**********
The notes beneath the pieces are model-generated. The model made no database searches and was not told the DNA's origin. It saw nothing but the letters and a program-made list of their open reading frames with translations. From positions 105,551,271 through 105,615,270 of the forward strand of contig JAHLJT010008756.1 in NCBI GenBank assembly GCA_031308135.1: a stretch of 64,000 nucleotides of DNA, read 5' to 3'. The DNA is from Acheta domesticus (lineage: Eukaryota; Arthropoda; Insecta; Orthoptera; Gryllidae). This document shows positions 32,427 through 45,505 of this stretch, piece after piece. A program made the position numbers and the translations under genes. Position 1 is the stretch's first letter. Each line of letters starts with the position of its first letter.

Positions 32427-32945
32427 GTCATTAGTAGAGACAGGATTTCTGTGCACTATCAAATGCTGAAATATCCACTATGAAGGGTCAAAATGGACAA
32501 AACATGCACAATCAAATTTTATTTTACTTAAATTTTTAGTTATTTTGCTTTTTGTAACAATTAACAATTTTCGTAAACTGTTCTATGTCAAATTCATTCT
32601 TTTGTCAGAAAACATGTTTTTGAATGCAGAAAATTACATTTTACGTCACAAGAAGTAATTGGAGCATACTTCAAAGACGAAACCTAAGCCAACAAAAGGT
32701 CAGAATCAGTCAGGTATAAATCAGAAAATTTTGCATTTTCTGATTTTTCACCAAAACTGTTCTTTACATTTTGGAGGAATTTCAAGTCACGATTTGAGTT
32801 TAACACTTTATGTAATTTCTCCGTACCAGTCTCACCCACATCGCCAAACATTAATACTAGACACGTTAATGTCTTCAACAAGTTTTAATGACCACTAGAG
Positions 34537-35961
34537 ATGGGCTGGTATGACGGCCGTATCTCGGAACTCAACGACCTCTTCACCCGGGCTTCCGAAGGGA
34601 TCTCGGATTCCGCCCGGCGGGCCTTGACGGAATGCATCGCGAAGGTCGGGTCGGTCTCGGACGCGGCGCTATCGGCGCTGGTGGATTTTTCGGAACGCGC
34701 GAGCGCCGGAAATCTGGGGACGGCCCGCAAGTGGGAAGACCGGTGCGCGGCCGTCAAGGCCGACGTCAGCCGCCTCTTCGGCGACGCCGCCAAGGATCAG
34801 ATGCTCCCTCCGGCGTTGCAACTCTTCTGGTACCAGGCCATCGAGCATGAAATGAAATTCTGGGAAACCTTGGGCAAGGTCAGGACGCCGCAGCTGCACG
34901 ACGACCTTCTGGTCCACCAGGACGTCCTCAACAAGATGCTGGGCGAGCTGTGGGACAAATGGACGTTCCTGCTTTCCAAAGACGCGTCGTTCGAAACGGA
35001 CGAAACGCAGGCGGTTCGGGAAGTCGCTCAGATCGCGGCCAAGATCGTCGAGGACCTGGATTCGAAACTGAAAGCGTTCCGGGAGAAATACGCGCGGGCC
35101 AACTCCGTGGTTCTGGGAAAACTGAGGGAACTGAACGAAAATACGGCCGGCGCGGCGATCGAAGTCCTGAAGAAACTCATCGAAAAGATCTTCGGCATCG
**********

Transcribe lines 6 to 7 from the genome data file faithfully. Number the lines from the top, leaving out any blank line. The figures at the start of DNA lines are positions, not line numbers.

32701 CAGAATCAGTCAGGTATAAATCAGAAAATTTTGCATTTTCTGATTTTTCACCAAAACTGTTCTTTACATTTTGGAGGAATTTCAAGTCACGATTTGAGTT
32801 TAACACTTTATGTAATTTCTCCGTACCAGTCTCACCCACATCGCCAAACATTAATACTAGACACGTTAATGTCTTCAACAAGTTTTAATGACCACTAGAG